All through the design mythology, the name of Massimo Vignelli is connected to the field of graphic design, with indelible signs such as those with which he had been able to clarify and communicate the intricacy of New York subway lines, as well as with logos destined to constitute its most enduring identity.of companies and institutions worldwide. But the spectrum of action and reflection, for the Milan-born designer (New Yorker by adoption, from the 1960s Unimark experience followed by the Vignelli Associates era) went beyond the realm of graphic design, structured as it was by a pervasive design ethic and a cross-disciplinary vision – “if you can design one thing, you can design anything” – and thus the furniture and objects developed with his wife Lella appeared, and the Italian experiences of the late phase of his career: in 1989 came the design for a RAI (Italian public broadcasting company) news program, Tg2, renewed not only in graphics but also in studio space and even in furniture, with custom chairs by Vignelli for Poltrona Frau. Domus presented the project that same year, in June, on issue 706.
The Rai-Tv Tg2
Modernity also, and most of all, means a historical awareness, and hence the capacity of every project and of every project-designer, to sieze from the classical whatever remains that is determinant to the languages of contemporaneity. Otherwise a false conception of the modern, which it would be more correct to call modernization, would tend to erase the differences in favour of a creative standardization. In graphic communication, where the contents of the message must prevail over its form as the scenic space of presentation, typographic culture and, in particular, a functional use of lettering, represent a true and proper modernity because the protagonist is, in this case, reason against a false spectacularization.
Vignelli’s graphic design ‘guided by reason’ respects the autonomy of every viewer, because it puts its cards on the table.
Massimo Vignelli, commissioned by RAI-TV (the Italian radio-tv corporation), has laid out the TV news and the whole system of TG2’s (one of the three national channels) information reporting, as if the linguistic tradition of the television medium did not exist: two large horizontal black fillets above and below, the double opening page where the news picture and that of the speaker are seen simultaneously, and a lettering that becomes form, self-signifying structure and no longer simply a caption. All this is part of a comprehensive production through which Vignelli, operating as a veritable three-dimensional art-director, has acted on the interior architecture, on the arrangement of the telecameras, on the newscasters’ elocution, on the studio lights.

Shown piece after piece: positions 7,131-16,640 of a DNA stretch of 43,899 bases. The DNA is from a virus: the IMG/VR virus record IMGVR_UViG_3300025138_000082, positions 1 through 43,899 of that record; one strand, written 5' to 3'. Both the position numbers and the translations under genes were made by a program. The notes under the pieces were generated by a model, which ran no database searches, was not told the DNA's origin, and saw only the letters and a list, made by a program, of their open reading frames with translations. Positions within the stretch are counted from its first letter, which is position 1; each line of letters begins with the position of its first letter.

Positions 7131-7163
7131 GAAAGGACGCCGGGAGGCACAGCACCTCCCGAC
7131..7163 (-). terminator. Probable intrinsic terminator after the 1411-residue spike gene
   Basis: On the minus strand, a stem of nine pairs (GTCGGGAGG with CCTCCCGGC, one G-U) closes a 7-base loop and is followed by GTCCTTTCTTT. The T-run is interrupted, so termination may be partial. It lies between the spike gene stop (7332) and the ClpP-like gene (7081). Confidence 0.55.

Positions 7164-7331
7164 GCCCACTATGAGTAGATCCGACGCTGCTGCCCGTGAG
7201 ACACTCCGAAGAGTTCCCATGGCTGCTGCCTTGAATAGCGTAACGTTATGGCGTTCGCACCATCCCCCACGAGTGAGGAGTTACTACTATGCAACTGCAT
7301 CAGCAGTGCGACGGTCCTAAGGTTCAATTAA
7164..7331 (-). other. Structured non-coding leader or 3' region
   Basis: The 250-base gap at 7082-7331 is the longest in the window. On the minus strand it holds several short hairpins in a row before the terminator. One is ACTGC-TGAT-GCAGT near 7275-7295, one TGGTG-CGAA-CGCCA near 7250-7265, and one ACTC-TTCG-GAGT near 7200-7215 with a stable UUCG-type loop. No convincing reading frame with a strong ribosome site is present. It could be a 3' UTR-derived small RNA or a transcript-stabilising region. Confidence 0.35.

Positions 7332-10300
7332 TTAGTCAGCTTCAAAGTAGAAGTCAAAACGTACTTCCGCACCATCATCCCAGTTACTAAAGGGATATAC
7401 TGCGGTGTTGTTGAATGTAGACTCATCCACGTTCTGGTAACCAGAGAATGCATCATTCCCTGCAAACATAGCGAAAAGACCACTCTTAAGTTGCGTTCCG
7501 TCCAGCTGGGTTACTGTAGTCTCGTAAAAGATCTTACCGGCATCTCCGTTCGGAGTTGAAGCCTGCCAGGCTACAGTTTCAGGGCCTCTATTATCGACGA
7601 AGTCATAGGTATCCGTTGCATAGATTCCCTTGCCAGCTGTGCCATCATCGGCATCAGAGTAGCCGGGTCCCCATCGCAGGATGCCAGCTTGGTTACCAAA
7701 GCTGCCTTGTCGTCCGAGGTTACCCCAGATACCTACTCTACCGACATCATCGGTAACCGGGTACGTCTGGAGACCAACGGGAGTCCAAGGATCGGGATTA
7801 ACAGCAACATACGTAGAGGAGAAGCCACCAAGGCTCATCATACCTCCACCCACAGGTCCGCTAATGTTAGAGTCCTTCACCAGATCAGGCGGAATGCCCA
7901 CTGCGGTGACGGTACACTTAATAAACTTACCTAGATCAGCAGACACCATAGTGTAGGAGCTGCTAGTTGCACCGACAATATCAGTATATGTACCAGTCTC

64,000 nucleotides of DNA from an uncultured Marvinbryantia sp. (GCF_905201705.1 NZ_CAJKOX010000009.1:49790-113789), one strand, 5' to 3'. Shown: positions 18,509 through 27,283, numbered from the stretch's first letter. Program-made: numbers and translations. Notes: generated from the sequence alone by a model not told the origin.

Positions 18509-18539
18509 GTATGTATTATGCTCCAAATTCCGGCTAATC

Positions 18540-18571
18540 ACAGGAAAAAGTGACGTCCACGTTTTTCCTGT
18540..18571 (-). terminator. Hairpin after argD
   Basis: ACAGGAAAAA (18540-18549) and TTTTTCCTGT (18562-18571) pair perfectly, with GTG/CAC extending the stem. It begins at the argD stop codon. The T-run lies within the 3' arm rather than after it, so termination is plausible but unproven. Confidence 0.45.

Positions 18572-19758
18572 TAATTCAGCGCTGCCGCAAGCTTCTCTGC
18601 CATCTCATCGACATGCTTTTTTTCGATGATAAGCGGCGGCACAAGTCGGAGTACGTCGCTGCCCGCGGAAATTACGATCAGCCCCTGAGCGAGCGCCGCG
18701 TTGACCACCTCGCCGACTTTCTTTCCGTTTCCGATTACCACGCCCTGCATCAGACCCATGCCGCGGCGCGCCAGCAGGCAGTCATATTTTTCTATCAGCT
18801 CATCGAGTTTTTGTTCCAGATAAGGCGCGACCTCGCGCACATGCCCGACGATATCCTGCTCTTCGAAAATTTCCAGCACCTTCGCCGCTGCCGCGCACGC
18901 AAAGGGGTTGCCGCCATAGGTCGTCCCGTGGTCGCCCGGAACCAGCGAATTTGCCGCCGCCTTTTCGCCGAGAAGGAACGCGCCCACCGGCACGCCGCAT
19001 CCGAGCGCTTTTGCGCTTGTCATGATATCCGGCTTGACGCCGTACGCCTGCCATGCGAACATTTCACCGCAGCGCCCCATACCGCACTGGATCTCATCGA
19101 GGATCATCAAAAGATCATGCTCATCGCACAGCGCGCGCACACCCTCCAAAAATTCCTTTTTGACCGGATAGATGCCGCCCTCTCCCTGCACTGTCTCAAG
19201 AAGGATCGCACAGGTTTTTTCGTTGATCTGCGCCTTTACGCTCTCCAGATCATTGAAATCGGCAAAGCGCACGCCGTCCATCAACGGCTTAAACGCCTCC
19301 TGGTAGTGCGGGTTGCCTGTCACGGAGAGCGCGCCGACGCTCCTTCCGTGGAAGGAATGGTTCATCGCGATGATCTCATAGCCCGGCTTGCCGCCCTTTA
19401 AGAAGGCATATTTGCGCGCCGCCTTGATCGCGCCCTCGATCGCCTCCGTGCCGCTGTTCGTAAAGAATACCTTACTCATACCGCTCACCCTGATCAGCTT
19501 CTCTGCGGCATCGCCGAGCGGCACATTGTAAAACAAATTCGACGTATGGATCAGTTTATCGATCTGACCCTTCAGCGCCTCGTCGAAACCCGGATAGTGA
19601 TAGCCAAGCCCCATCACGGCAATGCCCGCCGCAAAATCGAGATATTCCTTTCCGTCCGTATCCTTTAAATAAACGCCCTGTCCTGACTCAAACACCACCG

The television news has thus become an il lustrated newspaper where the front and back covers, the graphic scansion of sections and, I would say, all the historical spaces of editorial typographic culture, are the constants of Massimo Vignelli’s design, together with solutions of a more specifically television-oriented sort from which there emerges, and rightly so, a correct and not overflowing logic of entertainment. The aesthetic protagonism of the newscasters is, in a sense, under control, so that the news is at the centre of the actor’s attention; and credit for this is due also to TG2’s chief editor, Roberto Costa, who followed Vignelli’s work right from the start.
Gustav Platz, in his famous essay of 1927, Contemporary architecture, which was fundamental to the construction of the Modern Movement, wrote that “purpose is without doubt an indispensable stimulus to form, the former bestowing its peculiar characteristics upon the latter. The best form is, therefore, the symbol of purpose. But useful form cannot be consecrated by purpose alone: for it still lacks soul”. And in fact Massimo Vignelli’s design for TG2 causes typographic form to symbolize the purpose of television information, without however forgetting the soul of a visual communication that must be capable of speaking to the heart of people listening with their eyes. The news-reading takes place in a simultaneous visual and verbal perception of the event, while the stage design of the studio reminds us that we are watching a theatrical perfomance at the service of a practical purpose.
This, to my mind, is what modernity is all about; and this is why I prefer Massimo Vignelli’s graphic-television design to all the possible devices and tricks whose ultimate aim is to turn news into a pure and simple opportunity for entertainment. Vignelli’s graphic design “guided by reason” respects the autonomy of every viewer, because it puts its cards on the table.